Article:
The Panel finds that granting the brief extension was consistent with the spirit of the Policy. The deadline for submitting a Response is intended to balance the need to give a respondent a reasonable time in which to submit arguments and evidence against the need to resolve the matter expeditiously to avoid prejudicing the complainant. Rule 10(b) requires the Panel to “ensure that the Parties are treated with equality and that each Party is given a fair opportunity to present its case,” while Rule 10(c) requires the Panel to “ensure that the administrative proceeding takes place with due expedition.”
Here, the five-day extension may have permitted Respondent to provide a more complete response. Moreover, it is difficult to conceive that Complainant was prejudiced by the brief extension. Accordingly, but without suggesting that the same result would obtain under other circumstances, the Panel agrees with the Center’s determination.
B. Substantive Matters
In order to prevail, the Complainant must prove:
(i) The <kiddopotomus.com> and <kiddopottomus.com> domain names are identical or confusingly similar to Complainant’s KIDDOPOTAMUS mark.
(ii) Respondent has no rights or legitimate interest in the <kiddopotomus.com> and <kiddopottomus.com> domain names.
(iii) The domain names have been registered and are being used in bad faith.
See Policy, Paragraph 4(a). The Policy sets out four sets of circumstances that may evidence a respondent’s bad faith registration and use under Paragraph 4a(iii), see Policy, Paragraph 4(b), as well as examples of circumstances that may evidence a respondent’s rights or legitimate interests in a domain name, see Policy, Paragraph 4(c).
C. Identical or Confusingly Similar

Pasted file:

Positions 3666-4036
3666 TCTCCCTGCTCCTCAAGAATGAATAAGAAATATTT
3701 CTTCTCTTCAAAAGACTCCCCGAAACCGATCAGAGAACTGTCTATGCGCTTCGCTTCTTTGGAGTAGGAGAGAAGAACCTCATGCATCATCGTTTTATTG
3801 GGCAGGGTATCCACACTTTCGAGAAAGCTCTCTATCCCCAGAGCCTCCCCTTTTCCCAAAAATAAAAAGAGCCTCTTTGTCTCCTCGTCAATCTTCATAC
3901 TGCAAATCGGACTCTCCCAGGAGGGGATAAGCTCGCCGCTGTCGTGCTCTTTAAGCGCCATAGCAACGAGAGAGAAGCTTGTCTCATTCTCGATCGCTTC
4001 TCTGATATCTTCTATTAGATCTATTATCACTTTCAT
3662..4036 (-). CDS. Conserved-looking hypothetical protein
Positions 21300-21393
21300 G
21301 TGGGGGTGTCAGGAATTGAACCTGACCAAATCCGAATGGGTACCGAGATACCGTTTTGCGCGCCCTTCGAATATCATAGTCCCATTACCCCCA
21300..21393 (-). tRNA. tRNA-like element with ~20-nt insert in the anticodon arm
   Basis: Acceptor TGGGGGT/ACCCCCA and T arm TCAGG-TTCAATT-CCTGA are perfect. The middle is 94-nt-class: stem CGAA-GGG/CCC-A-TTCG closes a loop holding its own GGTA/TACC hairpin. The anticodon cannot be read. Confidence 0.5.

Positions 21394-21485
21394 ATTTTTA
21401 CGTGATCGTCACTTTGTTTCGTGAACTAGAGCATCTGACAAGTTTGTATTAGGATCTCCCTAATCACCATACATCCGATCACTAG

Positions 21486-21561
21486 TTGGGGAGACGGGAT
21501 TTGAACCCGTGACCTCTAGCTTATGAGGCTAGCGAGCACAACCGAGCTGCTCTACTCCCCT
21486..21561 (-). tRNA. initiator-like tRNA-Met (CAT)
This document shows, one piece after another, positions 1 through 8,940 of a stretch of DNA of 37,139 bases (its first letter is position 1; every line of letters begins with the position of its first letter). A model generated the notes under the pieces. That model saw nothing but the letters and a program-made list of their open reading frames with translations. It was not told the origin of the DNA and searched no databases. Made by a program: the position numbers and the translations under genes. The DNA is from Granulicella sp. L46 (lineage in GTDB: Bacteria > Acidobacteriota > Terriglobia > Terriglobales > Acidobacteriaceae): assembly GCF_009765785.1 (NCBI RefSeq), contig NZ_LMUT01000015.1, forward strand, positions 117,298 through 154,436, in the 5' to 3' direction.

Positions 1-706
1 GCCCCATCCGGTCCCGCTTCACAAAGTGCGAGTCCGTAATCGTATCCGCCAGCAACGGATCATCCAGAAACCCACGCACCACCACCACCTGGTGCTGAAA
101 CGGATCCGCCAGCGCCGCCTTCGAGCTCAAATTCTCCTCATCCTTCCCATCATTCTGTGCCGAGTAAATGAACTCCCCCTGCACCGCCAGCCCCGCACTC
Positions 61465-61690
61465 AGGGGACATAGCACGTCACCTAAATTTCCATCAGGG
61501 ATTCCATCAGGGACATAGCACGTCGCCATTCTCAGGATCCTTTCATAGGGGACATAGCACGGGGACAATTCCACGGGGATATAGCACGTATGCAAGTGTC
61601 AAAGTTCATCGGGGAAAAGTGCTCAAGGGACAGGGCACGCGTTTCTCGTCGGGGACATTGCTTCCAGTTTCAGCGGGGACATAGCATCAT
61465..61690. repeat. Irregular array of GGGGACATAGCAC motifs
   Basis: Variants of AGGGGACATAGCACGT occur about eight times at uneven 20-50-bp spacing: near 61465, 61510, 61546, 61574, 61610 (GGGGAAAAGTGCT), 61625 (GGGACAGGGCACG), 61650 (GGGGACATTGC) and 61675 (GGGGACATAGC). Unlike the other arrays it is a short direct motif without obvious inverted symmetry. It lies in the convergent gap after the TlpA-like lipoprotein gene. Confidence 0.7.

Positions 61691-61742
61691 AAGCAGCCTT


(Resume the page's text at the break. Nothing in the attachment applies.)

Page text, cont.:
Complainants have established their rights in the KIDDOPOTAMUS mark by providing proof of their federal trademark registration and other information. The <kiddopotomus.com> and <kiddopottomus.com> domain names are strikingly similar to that mark. In the case of the <kiddopotomus.com> domain name, there is a difference of only a single letter in the penultimate syllable, an “o” instead of an “a.” In the case of the <kiddopottomus.com> domain name, the difference involves two letters, an “o” instead of an “a” and an additional “t.” Particularly where, as here, the mark at issue is a fairly long and multi-syllabic term, the differences appear in the last half of the term and do not result in any change in pronunciation, they are minor. The addition of the addition of the “.com” top-level domain does not alter this conclusion.
The Panel finds that Respondent’s domain names are confusingly similar to a mark in which Complainant has rights.
D. Rights or Legitimate Interests
Establishing that Respondent has no rights or legitimate interest in the domain names -- proving a negative -- can be difficult. Some panels have held that the burden of establishing this element is light, because the evidence lies within a respondent’s knowledge. Others have held that after a complainant makes a prima facie showing, the burden shifts to the respondent to rebut complainant’s evidence.
The Panel concludes that Complainant met its initial burden on this element, however, Respondent has rebutted that evidence and established that it has rights or legitimate interests in the disputed domain names.
Respondent’s submissions establish that its use of “Kiddopottomus” for children’s party services predates Complainant’s use by several years. This falls squarely within Paragraph 4(c)(i) of the Policy, which provides that a respondent may establish rights by using “the domain name or a name corresponding to the domain name in connection with a bona fide offering of goods or services” before learning of the dispute.
The Panel therefore finds that Respondent has rights or legitimate interests in the disputed domain names.
E. Registered and Used in Bad Faith
As noted above, a complainant must establish each
of the three elements outlined in Paragraph 4(a) of the Policy in order to
prevail. In light of the conclusion that Complainant has not established the
second element, it is not necessary to address the issue of bad faith.
For all the foregoing reasons, the Complaint is denied.
Debra J. Stanek
Date: July 22, 2004
1 Respondent contends that its registration of <kiddopotomus.com>, which contains only one “t,” not two “t”s, as in Respondent’s business name, was inadvertent.